The politics of adoption
Published: Wednesday, March 13, 2013
Updated: Thursday, March 14, 2013 01:03
Incoming Assistant Professor of History at Emory University Dawn Peterson discussed her research on the politics of adoption in the era of Indian Removal with colleagues and students curious about the complexities of American imperialism on Wednesday afternoon in Oak Hall.
“There is a way, in United States imperialism, of coupling these acts of massacre with philanthropic purposes,” Peterson said. Peterson began her lecture with an example of Andrew Jackson’s contradictory actions during the Indian Removal Era of 1818-1830. She first told the audience about Jackson’s efforts to deprive Indians of their land, but also about how he encouraged the adoption of Indian children, as though saving one child could rationalize the massacre of many others. Peterson explained that it is difficult to get into the heads of white colonists and fully understand why they took the actions that they did in the adoption of Indian children.
Peterson shared the three main questions and concerns which she explored in her lecture: why were so many United States whites adopting Indian children after the Revolutionary War? Why were so many Indian parents interested in sending their children away? And lastly, why were most of the children adopted into the homes of white males?
The expansion of the United States stemmed greatly from the need for more land for plantations, something that was spearheaded by Thomas Jefferson, who spoke out against England’s landowning bans. Peterson explained at length the struggle between England and proponents of American independence, and the struggle between the United States and Indians for land. This led her to discuss the ways in which colonists dealt with Native Americans and the justifications they constructed for either the removal of Indians or their assimilation. Oftentimes, depictions of Native American women were used to show how colonists treated the women better than British soldiers, while at other times they were used to depict white males as defiant against the monarchy. This was especially true of political cartoons. Many political cartoons argued that Indian women had the same reproductive possibilities as white women, that they were separate from blacks and that they could become more white with assimilation.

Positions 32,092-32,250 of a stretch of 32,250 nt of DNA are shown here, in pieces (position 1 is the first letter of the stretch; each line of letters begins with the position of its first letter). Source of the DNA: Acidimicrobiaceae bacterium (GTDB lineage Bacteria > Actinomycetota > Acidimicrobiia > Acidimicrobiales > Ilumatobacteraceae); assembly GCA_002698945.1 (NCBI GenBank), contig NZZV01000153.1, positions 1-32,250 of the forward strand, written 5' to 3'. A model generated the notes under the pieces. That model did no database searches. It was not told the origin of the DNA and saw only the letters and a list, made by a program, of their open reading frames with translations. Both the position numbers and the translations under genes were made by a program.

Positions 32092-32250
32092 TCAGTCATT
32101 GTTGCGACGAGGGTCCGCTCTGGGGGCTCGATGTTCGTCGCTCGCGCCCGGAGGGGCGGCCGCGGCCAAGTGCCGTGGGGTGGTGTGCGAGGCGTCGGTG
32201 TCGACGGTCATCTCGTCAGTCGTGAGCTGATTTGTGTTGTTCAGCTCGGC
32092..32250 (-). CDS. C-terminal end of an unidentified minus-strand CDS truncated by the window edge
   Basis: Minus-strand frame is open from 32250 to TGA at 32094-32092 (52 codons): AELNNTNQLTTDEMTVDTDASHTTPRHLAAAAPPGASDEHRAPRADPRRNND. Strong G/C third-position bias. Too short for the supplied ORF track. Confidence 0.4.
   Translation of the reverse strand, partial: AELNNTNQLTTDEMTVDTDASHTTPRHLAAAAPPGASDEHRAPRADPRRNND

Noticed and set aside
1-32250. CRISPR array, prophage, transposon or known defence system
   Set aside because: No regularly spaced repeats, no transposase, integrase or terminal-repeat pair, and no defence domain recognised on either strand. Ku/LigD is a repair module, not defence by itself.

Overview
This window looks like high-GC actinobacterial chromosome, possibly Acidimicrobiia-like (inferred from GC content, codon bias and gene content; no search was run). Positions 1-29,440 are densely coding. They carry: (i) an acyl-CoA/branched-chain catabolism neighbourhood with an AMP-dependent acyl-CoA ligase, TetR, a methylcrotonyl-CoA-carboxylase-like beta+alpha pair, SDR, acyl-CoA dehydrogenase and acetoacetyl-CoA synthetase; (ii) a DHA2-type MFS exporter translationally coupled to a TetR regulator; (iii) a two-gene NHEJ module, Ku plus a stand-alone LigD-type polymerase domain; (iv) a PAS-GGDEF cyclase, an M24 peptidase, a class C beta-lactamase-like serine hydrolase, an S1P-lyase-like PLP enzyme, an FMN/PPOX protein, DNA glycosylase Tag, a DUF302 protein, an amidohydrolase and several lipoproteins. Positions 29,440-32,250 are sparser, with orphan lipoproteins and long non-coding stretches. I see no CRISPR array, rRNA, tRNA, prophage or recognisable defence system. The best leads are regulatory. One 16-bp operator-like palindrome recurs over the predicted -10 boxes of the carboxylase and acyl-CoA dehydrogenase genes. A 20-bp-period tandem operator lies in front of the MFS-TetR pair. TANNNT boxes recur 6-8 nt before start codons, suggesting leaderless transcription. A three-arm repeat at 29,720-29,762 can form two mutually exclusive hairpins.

Issues of gender, race and sexuality also came up during discussions, since most of the adopted children were boys. These boys would often be adopted multiple times by different white households, mostly to improve their political rankings. Though many initially argued in favor of assimilation, massacres and the displacement of Indians would instead characterized this era of United States history. Peterson took questions from the audience at the end of her lecture, in which that addressed more specific issues related to the topics she covered during the lecture.